The biggest area of influence on our sector is Housebuilding and the early dent in Housebuilder shares is not a positive indicator.  However, the housing market is a complex and multi-faceted market and fundamentally there remains an inherent under-supply in the UK and a commitment from Government to drive activity to address this.  So the luxury London market may suffer from investment drops (although a weakened currency may offset this in part), but it seems unlikely that there will be a wholesale collapse.

The high end market, particularly in London is viewed as more vulnerable, however this market had in all probability started to peak already.   Decline is not, however, certain as currency fluctuations may provide a balancing effect making investments appear more

The other most significant factor is confidence.  Our own State of Trade Survey will give an early indication, but below from the Construction Products Association (CPA) sums up just how difficult it is to look ahead with certainty:

The UK economy and construction were both adversely affected by uncertainty prior to the EU referendum on 23 June and, as a result, we saw reduced confidence in construction in the first half of the year, undermining our forecasted 3% growth for 2016.  This uncertainty has only heightened following the result of the vote to leave the EU, but work is continuing on current projects.  For the rest of 2016 there are still a large number of projects underway across the industry, especially in the key sectors of private housing, commercial offices and infrastructure.  In 2017, activity will primarily be affected in sectors with shorter lead times, such as housing and industrial.

As the policy agenda emerges we will work closely with our members to shape the future of the construction forecasts, and we will provide insights on the economy and supply chain to help companies to plan for the future.

In the short-term, the increased uncertainty will lead to an impact on the signing of contract awards and the financial viability of projects due to project finance availability, borrowing costs and the inflationary impacts of rising import costs, from the weakness of the pound.  In the medium-term, there may be constraints on growth due to lack of skills availability from the EU and potentially further afield.  In the longer-term, the current uncertainty may have a considerable impact upon manufacturing investment in the UK.  To reduce the impact of this uncertainty, it is vital that political leadership is quickly established and a plan is implemented to increase confidence and provide stability to the UK economy.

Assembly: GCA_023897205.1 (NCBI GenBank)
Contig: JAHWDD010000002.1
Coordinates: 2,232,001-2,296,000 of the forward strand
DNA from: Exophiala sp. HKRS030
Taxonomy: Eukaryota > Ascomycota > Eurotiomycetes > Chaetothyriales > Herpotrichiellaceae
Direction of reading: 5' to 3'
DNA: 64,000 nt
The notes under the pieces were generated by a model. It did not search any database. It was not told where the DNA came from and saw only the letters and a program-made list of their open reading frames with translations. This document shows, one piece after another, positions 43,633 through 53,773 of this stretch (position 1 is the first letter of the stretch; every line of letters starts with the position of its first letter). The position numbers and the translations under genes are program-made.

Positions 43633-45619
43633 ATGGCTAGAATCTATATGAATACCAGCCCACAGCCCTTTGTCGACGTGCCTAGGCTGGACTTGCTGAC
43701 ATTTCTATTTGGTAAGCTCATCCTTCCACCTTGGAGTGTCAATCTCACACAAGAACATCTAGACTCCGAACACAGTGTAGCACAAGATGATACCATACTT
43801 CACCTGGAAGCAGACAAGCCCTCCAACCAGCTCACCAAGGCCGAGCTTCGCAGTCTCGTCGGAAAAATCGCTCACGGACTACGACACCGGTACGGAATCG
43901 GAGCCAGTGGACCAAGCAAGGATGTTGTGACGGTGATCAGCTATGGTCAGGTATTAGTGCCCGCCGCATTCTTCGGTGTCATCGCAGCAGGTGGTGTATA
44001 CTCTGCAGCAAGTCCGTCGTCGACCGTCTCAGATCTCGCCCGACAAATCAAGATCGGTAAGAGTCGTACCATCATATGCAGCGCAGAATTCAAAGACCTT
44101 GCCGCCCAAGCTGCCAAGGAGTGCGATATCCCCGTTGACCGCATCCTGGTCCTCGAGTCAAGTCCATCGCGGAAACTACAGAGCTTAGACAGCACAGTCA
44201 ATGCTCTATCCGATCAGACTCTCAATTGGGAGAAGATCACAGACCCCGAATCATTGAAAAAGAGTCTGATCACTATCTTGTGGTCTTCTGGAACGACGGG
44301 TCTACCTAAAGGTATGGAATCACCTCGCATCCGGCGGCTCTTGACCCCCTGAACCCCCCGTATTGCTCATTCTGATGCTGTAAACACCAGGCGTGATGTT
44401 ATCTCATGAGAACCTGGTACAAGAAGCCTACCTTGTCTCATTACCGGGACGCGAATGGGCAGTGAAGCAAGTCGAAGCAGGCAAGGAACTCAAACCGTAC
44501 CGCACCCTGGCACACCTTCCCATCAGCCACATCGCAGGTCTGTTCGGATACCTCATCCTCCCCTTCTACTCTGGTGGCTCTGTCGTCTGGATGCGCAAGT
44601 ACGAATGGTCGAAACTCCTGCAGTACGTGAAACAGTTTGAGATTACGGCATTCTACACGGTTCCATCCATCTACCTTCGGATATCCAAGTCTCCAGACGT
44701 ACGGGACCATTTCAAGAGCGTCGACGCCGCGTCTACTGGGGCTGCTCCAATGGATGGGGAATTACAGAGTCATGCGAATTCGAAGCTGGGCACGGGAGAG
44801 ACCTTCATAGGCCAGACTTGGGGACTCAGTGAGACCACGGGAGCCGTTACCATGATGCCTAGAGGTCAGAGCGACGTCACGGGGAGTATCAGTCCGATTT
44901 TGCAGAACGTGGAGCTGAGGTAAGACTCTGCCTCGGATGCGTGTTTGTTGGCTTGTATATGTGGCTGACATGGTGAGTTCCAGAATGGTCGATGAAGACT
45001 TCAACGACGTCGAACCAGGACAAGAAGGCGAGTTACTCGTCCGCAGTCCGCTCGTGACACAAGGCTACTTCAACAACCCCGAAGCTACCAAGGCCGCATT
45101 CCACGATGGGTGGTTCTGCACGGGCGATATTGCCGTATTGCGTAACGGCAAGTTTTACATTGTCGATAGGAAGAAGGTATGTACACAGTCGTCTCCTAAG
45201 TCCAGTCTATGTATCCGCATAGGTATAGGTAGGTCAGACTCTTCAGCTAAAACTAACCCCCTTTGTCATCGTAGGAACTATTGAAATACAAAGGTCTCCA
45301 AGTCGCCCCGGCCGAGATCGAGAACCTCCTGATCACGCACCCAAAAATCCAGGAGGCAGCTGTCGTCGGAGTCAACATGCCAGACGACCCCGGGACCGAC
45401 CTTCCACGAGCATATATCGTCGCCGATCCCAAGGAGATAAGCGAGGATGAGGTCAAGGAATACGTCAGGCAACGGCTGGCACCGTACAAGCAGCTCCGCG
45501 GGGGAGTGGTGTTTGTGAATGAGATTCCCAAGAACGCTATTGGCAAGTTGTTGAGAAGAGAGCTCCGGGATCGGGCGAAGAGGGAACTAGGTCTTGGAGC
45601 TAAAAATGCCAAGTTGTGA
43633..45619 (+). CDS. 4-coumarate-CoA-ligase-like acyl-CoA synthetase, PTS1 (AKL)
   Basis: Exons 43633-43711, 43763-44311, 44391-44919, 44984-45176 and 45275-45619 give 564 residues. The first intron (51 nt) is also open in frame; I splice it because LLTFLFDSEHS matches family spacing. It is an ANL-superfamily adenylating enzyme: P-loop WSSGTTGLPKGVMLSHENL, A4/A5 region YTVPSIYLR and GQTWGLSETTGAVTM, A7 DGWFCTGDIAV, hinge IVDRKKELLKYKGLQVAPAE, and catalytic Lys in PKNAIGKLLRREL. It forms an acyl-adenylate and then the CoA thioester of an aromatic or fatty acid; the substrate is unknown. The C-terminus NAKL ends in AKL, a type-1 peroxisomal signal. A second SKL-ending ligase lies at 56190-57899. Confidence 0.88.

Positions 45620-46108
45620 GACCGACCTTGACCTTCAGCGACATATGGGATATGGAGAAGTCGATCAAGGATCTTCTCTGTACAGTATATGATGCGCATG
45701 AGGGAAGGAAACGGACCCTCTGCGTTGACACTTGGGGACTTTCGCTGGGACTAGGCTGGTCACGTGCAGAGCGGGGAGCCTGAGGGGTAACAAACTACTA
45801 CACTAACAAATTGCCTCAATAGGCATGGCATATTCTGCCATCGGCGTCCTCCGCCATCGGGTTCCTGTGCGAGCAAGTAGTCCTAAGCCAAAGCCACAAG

The CPA was due to have its Construction Industry Forecasting Panel on 19 July, with publication of the summer edition on 15 August.  We now believe this will be too early to take into account the full impacts of the referendum results and, as a consequence, CPA has decided to instead produce a guide for companies which will cover the following;

1.    Use the CBI/PwC macroeconomic scenarios to model what the possible outcomes for the different construction sectors could be.  We will utilise the type of fan charts used by the Bank of England that highlight the upper and lower bounds, reflecting the uncertainty around the scenarios.

2.    List the key assumptions for each scenario and major risks to each sector.

3.    Look at developing a model which our member companies can use to input their own assumptions and customise for their major markets.

4.    Provide an outline of short and medium term policy and taxation measures that will enhance or undermine the growth of the sector.

We anticipate that we will publish this work on our website (rather than in hard copy) in September, when there should be less political uncertainty.
Looking ahead, we will aim to update this in the autumn, following the meeting of the forecasting panel.  We anticipate that following government’s expected Pre-Budget Report towards the end of the year and by the time of our winter forecast in January 2017, we can once again provide a more robust set of data for 2017-2020.


On the 23rd June the British public voted for change and this will echo through Westminster, the Markets and Europe.  There are risks and opportunities aplenty and only with the gift of hindsight will we fully understand the significance.

One thing you can rely on is that BWF will be here, trying to make sense and ensuring that wherever we can this change is positive for the UK Woodworking Industry.